A Blog About Intellectual Property Litigation and the District of Delaware


Entries for tag: mtd
MTD

Chief Judge Connolly issued an interesting opinion on Friday, denying a motion to dismiss a DJ complaint in favor of an earlier-filed infringement action in the Western District of Texas.

The DJ case is the second Delaware action between these parties. After Judge Connolly found the claims in the first case invalid under § 101, the patentee brought an infringement action in Texas on a "virtually identical" continuation patent.

Although the Texas case was filed first, Judge Connolly declined to apply the first-to-file rule. He based his decision not only on judicial economy (i.e., he had already devoted substantive attention to the earlier, "virtually identical" patent), but also on the patentee's "litigation gamesmanship":

Second, SmileDirectClub' …

March of the Trolls
Paulo O, CC BY 2.0

Continuing our theme, another subject that often comes up in defending NPE complaints is whether the NPE's often-lackluster complaint may be vulnerable to an FRCP 12(b)(6) motion to dismiss (and whether that motion can be brought economically).

Judge Connolly today dismissed a complaint by Swirlate IP, an (alleged) IP Edge entity, because the complaint mostly parroted the language of the claims and offered an unspecific website URL.

Here is an example of a typical paragraph from the complaint, which mirrors the claim language but also offers slightly more:

21. Upon information and belief, the Accused Instrumentality performs the step of performing the second transmission by transmitting the second data symbols over a …

I wonder how many actual schoolbooks use the
I wonder how many actual schoolbooks use the "Century Schoolbook" font? Hope House Press - Leather Diary Studio, Unsplash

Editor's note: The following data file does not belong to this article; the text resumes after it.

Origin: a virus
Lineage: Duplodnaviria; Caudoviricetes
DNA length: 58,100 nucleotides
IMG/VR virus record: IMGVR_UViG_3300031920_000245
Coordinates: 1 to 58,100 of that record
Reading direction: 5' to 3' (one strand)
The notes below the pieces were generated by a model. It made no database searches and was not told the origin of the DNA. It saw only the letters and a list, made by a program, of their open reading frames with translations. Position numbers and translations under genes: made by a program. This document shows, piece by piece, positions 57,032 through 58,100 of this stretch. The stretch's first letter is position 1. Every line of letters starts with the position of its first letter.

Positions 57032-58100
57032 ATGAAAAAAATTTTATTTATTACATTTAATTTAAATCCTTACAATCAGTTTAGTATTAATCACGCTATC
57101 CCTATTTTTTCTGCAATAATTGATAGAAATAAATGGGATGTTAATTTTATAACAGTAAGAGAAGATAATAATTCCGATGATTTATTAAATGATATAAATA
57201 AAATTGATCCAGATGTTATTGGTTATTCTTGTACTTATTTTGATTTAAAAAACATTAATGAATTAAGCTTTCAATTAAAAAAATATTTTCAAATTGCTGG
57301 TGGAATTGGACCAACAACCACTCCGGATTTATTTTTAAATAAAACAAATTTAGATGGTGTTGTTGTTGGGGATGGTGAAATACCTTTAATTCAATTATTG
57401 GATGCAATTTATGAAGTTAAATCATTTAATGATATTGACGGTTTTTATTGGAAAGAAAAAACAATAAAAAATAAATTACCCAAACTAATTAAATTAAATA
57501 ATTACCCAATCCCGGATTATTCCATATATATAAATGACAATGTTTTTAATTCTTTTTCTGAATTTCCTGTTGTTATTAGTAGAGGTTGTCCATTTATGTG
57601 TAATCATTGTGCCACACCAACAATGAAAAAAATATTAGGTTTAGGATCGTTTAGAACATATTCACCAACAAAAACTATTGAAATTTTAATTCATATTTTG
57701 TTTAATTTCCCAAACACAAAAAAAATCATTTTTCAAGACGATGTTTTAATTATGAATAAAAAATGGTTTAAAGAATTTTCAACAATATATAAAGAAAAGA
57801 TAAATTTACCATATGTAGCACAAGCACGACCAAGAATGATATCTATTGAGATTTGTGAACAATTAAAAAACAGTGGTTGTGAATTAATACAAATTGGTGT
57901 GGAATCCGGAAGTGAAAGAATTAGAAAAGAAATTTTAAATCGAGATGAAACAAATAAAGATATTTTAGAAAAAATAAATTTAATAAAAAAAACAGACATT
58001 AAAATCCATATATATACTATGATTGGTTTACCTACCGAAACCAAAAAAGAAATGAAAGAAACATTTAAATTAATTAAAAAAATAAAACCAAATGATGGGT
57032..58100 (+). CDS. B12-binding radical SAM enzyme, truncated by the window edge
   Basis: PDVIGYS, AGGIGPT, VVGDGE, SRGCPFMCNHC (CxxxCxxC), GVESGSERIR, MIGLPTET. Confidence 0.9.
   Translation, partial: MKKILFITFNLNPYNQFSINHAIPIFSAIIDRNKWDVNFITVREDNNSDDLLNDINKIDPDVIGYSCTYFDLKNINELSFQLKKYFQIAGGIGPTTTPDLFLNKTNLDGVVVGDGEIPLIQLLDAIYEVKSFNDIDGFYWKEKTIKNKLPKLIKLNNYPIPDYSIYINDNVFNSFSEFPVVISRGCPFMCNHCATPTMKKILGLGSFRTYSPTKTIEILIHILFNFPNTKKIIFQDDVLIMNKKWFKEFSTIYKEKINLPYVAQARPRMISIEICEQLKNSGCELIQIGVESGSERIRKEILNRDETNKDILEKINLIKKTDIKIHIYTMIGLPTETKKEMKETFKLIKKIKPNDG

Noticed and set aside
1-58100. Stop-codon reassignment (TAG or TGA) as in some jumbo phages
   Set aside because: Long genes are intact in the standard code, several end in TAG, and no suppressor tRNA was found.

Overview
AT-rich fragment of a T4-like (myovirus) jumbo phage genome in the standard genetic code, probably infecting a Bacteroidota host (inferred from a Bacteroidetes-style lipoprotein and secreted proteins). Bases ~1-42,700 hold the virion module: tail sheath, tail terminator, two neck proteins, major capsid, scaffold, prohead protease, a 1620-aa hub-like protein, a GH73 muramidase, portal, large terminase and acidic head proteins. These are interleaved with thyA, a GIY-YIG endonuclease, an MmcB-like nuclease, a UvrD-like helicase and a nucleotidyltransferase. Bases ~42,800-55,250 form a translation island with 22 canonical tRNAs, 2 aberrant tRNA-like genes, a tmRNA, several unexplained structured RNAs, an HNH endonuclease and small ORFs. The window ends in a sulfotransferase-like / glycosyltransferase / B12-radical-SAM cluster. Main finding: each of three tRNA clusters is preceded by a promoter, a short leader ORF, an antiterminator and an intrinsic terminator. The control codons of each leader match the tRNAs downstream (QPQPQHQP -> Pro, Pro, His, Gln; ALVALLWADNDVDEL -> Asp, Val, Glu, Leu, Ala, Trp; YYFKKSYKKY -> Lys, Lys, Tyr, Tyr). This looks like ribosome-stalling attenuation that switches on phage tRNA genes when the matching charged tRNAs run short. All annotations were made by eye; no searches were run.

As we mentioned in our last post, Judge Bibas of the Third Circuit has taken two D. Del. patent cases by designation, along with a number of other cases.

I've seen a number of his opinions in other cases come through over the course of the year. They are easy to identify, as his writing style differs from any other judge we've had, in a way that is interesting to see.

One particularly notable opinion of his issued back in March, and apparently slipped our notice at the time. In it, he denies an FRCP 12(b)(6) motion, holding that a defendant's own patents can serve as circumstantial evidence that its products practice the claims, if those patents describe an infringing configuration. ...

These are not Pelotons.
These are not Pelotons. Jonathan Petit, Unsplash

In competitor cases, parties sometimes include Lanham Act claims alongside patent claims. That's what happened in Peloton Interactive, Inc. v. Icon Health & Fitness, Inc., C.A. No. 20-662-RGA (D. Del.), where both sides brought patent and Lanham Act claims or counterclaims.

Peloton moved to dismiss defendant Icon's Lanham Act counterclaims, which alleged that Peloton had made various false and misleading statements concerning things like whether the Peloton bike was the "first of its kind" and unique among its market, along with statements about Peloton music offerings.

Peloton argued that Lanham Act claims are subject to a higher pleading standard, relying on an old E.D. Pa. case from long before the Supreme Court's decisions on this issue in Twombly / Iqbal:

Peloton urges the Court to apply an “intermediate” standard that first appeared in Max Daetwyler Corp. v. Input Graphics Inc, 608 F. Supp. 1549, 1556 (E.D. Pa. 1985). The Court held, “[i]n litigation in which one party is charged with making false statements, it is important that the party charged be provided with sufficiently detailed allegations regarding the nature of the alleged falsehoods to allow him to make a proper defense.” . . . ICON argues that the standard articulated in Max Daetwyler is inappropriate because it was decided before Twombly and Iqbal. . . . Additionally, there is disagreement within district courts in the Third Circuit as to its applicability. . . .